Their Soil Freshly Turned

by Chris Panatier

I get home and the wife says another waxwing suicided itself into the bay window and could I put it out with the others. They say that window reflections look like a continuation of the great outdoors to a bird. They just fly into them and BOOM. It’s not like they suffer.

I do.

A little bit of me just tears apart when those little guys’ lives blink out. One second singing and free, and the next deader than fried chicken.

I look at the latest. He’s got nice, chestnut-brown wings fading to dusty black, with red stripes on the tips just like a commie general. A common tree bird to most—an exotic far as I’m concerned.

I carry him and a shovel out to our little grove. I know where not to dig because I mark each grave with a little piece of fence picket labeled with the date and a name. The waxwing will be Simon, probably ‘cause I ain’t got a Simon yet.

So I dig a hole and he gets a shroud of paper towels, since Martha’s put the kibosh on me using her fabric remnants. I lay a dandelion just so on his face and commit him to the earth.

When I’m done, I look over to where my lumber should be. It’s disappeared, no doubt pilfered by the Snyder kids down the way—always coming in here trying to take what isn’t theirs. Then again, I guess I’m no different, collecting scrap around town without much asking for it. There just seems a sense of ownership in the aggregation. Anyway, the most the Snyders ever took was a rusty tool or two. They got eyes on Darcy, my old ’58 International—she’s worth a mint, but she don’t start, so good luck trying to pinch her.

With no wood about, Simon gets a little cairn of river rock.

Over the next weeks, things get busy. Maybe it’s the fall setting in or the shifting wanderings of the regional fauna. One day it’s an opossum I named Tony, the next, a little racoon dubbed Bandit, because what else are you gonna name a racoon? I wonder over the cause of it, why they’ve chosen my yard as the place to exercise their mortality. Maybe word got out that I treat them well, so they figure to limp on over here before they give up the ghost.

By the end of November, the grove looks like an honest-to-God model train cemetery.


The grandfather in the downstairs hallway runs an hour slow and it’s already chimed two, so I know it’s past three when I hear the doors to the barn. Dollars to donuts it’s the Snyder brats trying to boost Darcy again.

I head out, bypassing my rifle in favor of the Louisville on account of I know these kids. But when I get to the garage, I see right off it ain’t the Snyders. I’ll be goddamned, I say.

I don’t register who knocks me to the ground or what with, and the blood in my ears is garbling voices. One of ‘em boots me in the stomach and I’m swinging, but the bat’s gone.

The guy’s yelling about where are the keys, and before I can tell him that Darcy needs a fuel pump, my teeth are on the concrete. Now I’ve been hit before, and hard, but this guy brought the wood. For the first time in a long time, I’m starting to get worried. I try to holler but I’m walloped again. One tells another to go take care of the old man’s wife.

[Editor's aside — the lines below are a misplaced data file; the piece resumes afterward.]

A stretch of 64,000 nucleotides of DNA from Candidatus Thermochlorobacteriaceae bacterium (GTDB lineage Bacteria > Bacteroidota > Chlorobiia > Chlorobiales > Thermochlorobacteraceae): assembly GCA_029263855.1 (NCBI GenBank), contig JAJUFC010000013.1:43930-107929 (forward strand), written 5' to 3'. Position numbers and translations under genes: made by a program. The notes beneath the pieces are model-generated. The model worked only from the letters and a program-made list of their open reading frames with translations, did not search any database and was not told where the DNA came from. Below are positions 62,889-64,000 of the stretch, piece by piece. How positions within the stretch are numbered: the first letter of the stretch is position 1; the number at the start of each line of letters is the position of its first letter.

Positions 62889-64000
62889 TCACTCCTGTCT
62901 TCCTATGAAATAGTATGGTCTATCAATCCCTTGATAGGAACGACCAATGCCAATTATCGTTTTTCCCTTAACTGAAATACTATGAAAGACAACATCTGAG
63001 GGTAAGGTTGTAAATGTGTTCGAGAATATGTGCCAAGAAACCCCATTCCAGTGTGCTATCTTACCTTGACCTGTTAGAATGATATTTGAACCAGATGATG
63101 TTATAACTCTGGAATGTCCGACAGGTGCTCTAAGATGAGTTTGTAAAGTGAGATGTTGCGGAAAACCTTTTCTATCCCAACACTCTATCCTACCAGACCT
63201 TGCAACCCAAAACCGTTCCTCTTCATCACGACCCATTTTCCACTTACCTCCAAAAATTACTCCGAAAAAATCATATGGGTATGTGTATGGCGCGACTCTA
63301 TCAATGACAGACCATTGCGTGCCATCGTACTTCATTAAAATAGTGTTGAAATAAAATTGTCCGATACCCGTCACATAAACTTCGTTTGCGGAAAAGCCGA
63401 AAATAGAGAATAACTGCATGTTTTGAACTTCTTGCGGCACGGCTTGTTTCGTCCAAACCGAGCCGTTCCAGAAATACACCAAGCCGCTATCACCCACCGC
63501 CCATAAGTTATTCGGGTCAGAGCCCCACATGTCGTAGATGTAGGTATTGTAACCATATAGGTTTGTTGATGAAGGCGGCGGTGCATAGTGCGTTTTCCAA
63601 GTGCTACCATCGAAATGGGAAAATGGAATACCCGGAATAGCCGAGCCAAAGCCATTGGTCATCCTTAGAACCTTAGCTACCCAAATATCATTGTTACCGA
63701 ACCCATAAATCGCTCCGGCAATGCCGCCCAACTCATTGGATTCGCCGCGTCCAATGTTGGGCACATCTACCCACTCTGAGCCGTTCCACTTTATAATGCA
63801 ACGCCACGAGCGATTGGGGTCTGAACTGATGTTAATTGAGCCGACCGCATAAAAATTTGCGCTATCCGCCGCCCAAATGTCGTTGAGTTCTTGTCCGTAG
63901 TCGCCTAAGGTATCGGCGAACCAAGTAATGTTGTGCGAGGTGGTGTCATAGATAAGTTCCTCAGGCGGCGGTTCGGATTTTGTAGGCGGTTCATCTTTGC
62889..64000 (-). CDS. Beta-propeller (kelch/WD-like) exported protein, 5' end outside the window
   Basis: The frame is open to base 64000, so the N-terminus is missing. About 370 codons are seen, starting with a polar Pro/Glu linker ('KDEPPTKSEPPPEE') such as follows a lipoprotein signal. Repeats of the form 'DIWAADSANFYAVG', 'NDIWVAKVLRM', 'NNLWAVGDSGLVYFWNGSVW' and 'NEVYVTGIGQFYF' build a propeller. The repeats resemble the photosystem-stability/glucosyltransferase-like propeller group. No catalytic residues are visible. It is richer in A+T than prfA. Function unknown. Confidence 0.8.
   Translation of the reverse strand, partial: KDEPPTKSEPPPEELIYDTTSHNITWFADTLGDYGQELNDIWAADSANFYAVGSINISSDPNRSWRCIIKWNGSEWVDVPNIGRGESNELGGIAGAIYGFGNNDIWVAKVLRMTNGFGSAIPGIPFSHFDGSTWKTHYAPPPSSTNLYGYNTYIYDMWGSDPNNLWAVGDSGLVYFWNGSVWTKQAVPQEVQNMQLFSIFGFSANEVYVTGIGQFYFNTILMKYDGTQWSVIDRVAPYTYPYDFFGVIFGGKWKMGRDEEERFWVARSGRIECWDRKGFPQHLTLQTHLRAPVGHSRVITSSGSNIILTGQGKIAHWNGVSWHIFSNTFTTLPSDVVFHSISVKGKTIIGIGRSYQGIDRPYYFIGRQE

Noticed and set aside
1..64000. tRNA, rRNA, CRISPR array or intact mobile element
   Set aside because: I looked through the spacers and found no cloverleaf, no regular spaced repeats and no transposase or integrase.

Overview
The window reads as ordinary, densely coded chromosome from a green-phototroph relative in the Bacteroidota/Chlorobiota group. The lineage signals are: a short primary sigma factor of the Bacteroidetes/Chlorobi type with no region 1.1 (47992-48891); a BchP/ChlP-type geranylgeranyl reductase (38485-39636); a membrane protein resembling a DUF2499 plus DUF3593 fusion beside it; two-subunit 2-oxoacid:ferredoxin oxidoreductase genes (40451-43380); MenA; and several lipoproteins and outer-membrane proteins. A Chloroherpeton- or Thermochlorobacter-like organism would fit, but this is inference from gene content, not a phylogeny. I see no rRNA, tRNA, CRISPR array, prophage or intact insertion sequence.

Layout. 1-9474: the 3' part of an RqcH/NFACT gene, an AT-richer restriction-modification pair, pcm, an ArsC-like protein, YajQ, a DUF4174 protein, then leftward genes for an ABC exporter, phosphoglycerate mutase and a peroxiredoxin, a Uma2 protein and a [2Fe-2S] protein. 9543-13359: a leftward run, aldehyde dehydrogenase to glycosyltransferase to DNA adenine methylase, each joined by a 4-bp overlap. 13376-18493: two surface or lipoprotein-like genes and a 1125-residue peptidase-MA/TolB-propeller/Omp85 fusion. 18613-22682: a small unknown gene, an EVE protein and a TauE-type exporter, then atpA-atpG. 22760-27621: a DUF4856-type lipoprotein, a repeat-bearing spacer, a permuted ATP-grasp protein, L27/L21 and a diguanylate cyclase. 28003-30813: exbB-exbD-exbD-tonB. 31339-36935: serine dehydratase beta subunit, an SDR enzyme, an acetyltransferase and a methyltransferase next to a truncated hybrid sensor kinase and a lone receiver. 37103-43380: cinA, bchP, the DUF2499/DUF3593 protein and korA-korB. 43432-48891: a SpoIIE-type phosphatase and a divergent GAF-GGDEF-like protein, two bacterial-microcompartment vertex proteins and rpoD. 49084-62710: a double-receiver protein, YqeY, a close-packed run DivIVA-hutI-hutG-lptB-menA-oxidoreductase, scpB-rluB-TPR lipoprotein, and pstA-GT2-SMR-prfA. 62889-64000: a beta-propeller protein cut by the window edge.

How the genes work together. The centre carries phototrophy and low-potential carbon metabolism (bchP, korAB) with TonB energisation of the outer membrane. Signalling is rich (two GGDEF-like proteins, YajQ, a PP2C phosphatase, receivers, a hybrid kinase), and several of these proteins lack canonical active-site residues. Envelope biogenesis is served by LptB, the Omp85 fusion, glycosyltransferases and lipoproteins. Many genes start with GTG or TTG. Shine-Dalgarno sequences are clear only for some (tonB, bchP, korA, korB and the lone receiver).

Lights reflect off the slick of my blood. A trailer’s backing in. Guess they aim to carry Darcy out. So carry her. I got to get to Martha.

And that’s when I see Bandit. Crouched up near the front of the truck pushing the trailer, half his face is gone, one side of it just a skull with a tiny eyeball hanging out. I see others too. There’s Tony, standing beside Grandma the wolfhound. On the trailer are the fat grey squirrels, Rudolf and Malcom, that I buried in late September. I see Charlotte the bobcat peaking around the corner, and Jeremiah the black snake hanging from the lathe. Hell, there’s the ridgeback that croaked back in May. Shooting in from a crack in the wall come all fifteen of the Ratersons like a little worm-eaten varmint army.

None were in great shape when I gave them to the earth. They look worse now.

I reckon it’s all got to be a hallucinatory delusion brought on by my cracked skull. But then the cooper’s hawk I named Hawkins gets the lead guy in the neck and his jugular stream gets me full in the mouth. Can you taste a hallucination?

It’s like a twister’s hit with animals flying this way and that, dropping perps like potato sacks. The guy in the truck steps out with a twelve-gauge and starts throwing buckshot. Some hits Darcy. He stops firing and I figure he’s spent his shells, but he turns and I see that his face is off. Nearby, a couple of deceased barn owls tussle with it like a dishrag.

The action stops and I’m breathless. Through the eye that ain’t swollen shut, I count five limp bodies. The undead gather ‘round. I figure they’ve saved me for last, but they just sit there. I point weakly to the house and speak my wife’s name and they troop off.

Gunshots. A man screaming. I pass out.


The next morning it feels like I slept in a rock tumbler. I beg Martha for a sip of bourbon. She brings tea. Later on, she surprises me with a little pile of fabric cuttings and helps me limp down from the house. We kneel in the glade together, resetting the tiny headstones at the head of miniature graves, their soil freshly turned.

Chris’s stories, which somehow all deal with death, have been published in The Molotov Cocktail, Ghost Parachute, The Ginger Collect and others. He lives in Dallas, Texas, with his wife and daughter, draws cover art for metal albums, and plays himself on twitter @chrisjpanatier
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